Houdini is strapped into a regulation straight jacket by spectators, but is able to extricate himself while in full view of the audience. As the years went by, Houdini sought to make the straightjacket escape more difficult. He did so on many occasions by escaping while, for example, suspended upside down, plummeting over Niagara Falls, being attacked by a swam of bees, or asleep.
We discuss straightjacket escapes in general elsewhere, but the information on that page does not apply to the great Harry Houdini.
Houdini was a perfect physical specimen and completely in control of his physiology. Not only could he stop his heart and central nervous system at will and dislocate any joint in his body, he could also voluntarily collapse his ribcage and cause his internal organs to line up in alphabetical order (with some exceptions for poor spelling in the intestines).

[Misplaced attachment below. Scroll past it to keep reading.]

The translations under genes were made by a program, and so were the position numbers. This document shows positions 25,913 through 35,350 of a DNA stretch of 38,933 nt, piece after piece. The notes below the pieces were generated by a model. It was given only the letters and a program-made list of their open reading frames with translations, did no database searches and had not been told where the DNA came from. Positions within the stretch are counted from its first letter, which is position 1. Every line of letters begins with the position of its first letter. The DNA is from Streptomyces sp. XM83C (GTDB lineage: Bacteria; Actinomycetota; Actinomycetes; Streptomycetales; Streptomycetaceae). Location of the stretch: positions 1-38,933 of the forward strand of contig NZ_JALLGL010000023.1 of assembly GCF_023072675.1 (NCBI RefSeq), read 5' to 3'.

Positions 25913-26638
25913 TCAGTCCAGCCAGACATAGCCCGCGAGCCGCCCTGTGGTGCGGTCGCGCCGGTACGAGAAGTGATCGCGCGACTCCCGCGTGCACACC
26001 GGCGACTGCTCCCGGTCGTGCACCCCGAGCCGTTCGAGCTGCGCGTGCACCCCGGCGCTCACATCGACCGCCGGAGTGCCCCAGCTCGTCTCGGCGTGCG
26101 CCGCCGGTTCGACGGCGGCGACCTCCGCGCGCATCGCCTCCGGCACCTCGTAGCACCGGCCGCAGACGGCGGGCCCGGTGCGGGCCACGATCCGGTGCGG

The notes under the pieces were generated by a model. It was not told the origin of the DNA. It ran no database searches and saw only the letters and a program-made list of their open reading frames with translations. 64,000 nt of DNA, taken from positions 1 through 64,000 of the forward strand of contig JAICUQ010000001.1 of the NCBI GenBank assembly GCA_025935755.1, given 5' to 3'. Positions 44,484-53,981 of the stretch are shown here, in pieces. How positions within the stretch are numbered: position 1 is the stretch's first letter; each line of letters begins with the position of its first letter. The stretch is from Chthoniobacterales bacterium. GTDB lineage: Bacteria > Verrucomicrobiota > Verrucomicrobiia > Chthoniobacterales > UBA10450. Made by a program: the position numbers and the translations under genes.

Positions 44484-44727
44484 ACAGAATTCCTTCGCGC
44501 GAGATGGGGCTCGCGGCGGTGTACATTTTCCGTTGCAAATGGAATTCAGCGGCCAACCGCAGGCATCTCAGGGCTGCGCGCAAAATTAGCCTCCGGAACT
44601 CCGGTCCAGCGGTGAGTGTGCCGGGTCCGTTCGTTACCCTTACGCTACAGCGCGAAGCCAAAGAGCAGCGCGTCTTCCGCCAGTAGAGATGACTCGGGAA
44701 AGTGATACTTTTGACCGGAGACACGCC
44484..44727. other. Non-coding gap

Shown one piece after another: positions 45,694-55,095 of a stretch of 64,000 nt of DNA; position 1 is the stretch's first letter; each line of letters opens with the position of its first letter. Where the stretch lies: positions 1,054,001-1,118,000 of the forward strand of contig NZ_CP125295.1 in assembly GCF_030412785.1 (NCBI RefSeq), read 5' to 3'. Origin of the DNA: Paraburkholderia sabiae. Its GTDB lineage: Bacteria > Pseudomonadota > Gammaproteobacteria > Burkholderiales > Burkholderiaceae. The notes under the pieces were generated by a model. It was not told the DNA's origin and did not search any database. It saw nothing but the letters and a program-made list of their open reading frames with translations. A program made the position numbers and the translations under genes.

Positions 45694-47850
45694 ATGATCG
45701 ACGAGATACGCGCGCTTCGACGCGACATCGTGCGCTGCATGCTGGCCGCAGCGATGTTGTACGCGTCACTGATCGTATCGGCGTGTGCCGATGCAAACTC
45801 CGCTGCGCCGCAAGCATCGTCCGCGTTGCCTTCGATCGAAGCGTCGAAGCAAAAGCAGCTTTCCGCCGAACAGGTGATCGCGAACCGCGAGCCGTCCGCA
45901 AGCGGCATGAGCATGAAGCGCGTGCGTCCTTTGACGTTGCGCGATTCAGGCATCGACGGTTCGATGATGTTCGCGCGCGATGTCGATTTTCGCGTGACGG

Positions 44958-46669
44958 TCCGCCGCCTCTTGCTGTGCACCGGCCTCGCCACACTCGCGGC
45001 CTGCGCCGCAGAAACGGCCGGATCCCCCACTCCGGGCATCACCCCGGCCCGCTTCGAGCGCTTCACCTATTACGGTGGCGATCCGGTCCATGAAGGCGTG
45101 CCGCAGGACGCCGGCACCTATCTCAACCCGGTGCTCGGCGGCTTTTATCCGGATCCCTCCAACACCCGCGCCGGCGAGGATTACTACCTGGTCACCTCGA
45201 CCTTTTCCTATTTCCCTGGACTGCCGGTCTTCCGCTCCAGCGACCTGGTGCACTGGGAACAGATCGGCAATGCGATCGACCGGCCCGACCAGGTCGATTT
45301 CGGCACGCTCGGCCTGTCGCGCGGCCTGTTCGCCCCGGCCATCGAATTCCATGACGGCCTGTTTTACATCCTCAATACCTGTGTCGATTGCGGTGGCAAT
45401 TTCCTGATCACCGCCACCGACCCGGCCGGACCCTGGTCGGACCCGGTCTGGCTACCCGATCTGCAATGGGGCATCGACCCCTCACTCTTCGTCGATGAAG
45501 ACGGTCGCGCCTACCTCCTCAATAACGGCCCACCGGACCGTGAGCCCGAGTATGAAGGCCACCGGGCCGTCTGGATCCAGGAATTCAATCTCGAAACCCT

By leveraging his abilities, Houdini could in fact simply compress his body and squirt out the top of the straight jacket like toothpaste coming out of a tube, often causing his audience to faint, wildly applaud, and/or vomit.